News & Politics

Four Republicans, One Democrat Caught Up in Ballooning Senate Insider Trading Scandal

Chairman Richard Burr (R-N.C.), right, and Vice-Chairman Mark Warner (D-Va.) confer during the Senate Intelligence Committee hearing on June 8, 2017. (Tom Williams/CQ Roll Call via AP Images)

There’s blood in the water on Capitol Hill and Democrats are bathing in it.

North Carolina Senator Richard Burr is hitting back against a story in NPR that detailed how he sold $1.6 million in stocks after receiving a private briefing about how bad the virus was going to get and then writing an op-ed reassuring his constituents that the government was prepared for the pandemic.

NPR also said he addressed a group of private donors to brief them on the virus, being considerably more pessimistic than he was in his op-ed.

Four other GOP senators — Georgia’s Kelly Loeffler, Wisconsin’s Ron Johnson, Georgia’s Sonny Perdue, and Oklahoma’s James Inhofe — also sold off stock following briefings on the virus.

Burr tried to set the record straight.

The state society may be open to anyone, but the event Burr spoke at in late February was a $500-a-plate lunch.

The issue isn’t what he told the state society. The issue is his dumping $1.6 million in stock after receiving several congressional briefings on the virus, trading on his inside information about how bad things were likely to get.

It doesn’t get any more corrupt than that.

Democratic Senator Diane Feinstein also traded on her inside knowledge of the crisis.

Fox News:

Feinstein, who serves as ranking member of the Senate Judiciary Committee, and her husband sold between $1.5 million and $6 million in stock in California biotech company Allogene Therapeutics, between Jan. 31 and Feb. 18, The New York Times reported.

When questioned by the newspaper, a spokesman for the Democrat from San Francisco said Feinstein wasn’t directly involved in the sale.

“All of Senator Feinstein’s assets are in a blind trust,” the spokesman, Tom Mentzer, told the Times. “She has no involvement in her husband’s financial decisions.”

And we’re supposed to believe there was no “pillow talk” between husband and wife? “Blind trust,” my foot.

As for the other senators, Georgia’s Kelly Loeffler also says her assets were not under her control.

Perdue and Johnson have yet to offer their excuses. They will probably be as lame as Burr’s.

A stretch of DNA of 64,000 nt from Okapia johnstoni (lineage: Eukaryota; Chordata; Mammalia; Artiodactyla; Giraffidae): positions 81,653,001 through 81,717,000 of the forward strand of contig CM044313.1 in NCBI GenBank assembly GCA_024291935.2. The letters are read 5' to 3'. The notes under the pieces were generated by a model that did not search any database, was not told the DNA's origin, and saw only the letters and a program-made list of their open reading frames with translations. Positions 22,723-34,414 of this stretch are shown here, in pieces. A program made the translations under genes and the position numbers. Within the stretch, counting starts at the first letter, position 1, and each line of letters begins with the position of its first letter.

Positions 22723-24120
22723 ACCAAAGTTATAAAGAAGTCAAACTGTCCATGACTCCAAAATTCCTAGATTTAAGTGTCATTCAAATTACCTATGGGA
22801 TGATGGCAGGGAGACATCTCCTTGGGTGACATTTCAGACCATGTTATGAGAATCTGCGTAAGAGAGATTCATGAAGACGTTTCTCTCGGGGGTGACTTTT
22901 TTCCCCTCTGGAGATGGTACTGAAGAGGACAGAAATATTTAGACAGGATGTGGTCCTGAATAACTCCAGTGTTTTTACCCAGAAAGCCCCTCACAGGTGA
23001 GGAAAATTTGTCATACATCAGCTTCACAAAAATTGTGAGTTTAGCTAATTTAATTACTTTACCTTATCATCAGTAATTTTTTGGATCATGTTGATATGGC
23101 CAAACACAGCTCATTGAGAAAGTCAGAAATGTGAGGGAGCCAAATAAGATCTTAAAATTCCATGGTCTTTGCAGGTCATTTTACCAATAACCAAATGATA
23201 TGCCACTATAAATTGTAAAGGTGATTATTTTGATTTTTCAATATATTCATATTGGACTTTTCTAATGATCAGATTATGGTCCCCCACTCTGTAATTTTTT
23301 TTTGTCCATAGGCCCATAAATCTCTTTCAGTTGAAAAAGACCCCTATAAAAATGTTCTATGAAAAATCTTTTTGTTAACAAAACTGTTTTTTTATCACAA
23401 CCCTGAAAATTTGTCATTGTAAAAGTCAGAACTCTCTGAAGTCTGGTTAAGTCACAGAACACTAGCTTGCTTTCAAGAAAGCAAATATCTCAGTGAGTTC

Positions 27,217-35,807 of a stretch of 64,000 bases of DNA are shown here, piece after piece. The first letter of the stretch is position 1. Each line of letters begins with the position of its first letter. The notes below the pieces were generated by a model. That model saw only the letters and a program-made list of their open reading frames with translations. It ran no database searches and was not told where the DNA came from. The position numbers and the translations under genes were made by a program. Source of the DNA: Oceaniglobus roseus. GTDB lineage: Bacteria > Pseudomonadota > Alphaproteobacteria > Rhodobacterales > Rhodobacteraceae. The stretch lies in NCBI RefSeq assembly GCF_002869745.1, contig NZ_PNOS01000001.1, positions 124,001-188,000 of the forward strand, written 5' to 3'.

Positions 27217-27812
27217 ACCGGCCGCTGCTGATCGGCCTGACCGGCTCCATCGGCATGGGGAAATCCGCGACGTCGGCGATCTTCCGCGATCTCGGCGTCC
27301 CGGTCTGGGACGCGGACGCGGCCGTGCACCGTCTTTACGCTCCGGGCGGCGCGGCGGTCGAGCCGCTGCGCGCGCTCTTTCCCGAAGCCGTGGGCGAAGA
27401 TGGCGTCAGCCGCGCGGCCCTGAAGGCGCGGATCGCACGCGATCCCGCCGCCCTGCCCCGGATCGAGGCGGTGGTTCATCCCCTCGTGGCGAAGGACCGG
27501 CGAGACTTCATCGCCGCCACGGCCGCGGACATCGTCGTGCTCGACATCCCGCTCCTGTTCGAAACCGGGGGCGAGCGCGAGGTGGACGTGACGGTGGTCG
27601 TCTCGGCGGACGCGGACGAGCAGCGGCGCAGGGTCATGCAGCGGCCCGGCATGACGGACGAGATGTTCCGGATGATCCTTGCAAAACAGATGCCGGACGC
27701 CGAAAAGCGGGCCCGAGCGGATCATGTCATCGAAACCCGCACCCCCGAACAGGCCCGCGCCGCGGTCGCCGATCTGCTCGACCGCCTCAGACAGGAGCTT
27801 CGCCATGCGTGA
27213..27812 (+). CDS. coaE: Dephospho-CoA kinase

In an email from Senator Ron Johnson’s office, a staff member explains the controversy.

Senator Johnson has no need for an excuse. The transaction listed is the result of the sale of the family-owned plastics company he ran before joining the Senate. It was reported on in local media at the time of the sale and the senator commented to the Milwaukee Journal Sentinel about it last night.

Johnson defended the sale to the Milwaukee Journal-Sentinel:

Johnson said the deal had been in the works since 2018, long before the current global pandemic.

“Obviously, this had nothing to do with the coronavirus,” Johnson said via text regarding the sale.

Johnson just disclosed on his official statement of economic interest that he made between $5 million and $25 million on the March 2 sale of his share of Pacur LLC, an Oshkosh-based supplier of specialty plastic packaging materials. Johnson, a Wisconsin Republican, headed the company before he was elected to the Senate in 2010.

Inhofe and Perdue are running for re-election. Good luck with that, guys. If you’re a Republican, you can’t like how the Senate map has been trending the last month.

But this is not a Republican/Democrat scandal. It’s a class scandal. Great wealth brings with it great temptation. Middle-class Americans don’t have access to the kinds of information that comes a senator’s way. So, the senators have a nice soft landing after the stock market crashes and ordinary Americans see their 401(k)s disappear.

Endemic corruption knows no party. It is a moral failing of the elites. To think yourself above the law or to believe that rules are for the “little people” is the real pandemic among America’s wealthy.

The only cure is to toss their a**es in jail.

This article has been updated to include the statement from Inhofe’s office along with some additional background information.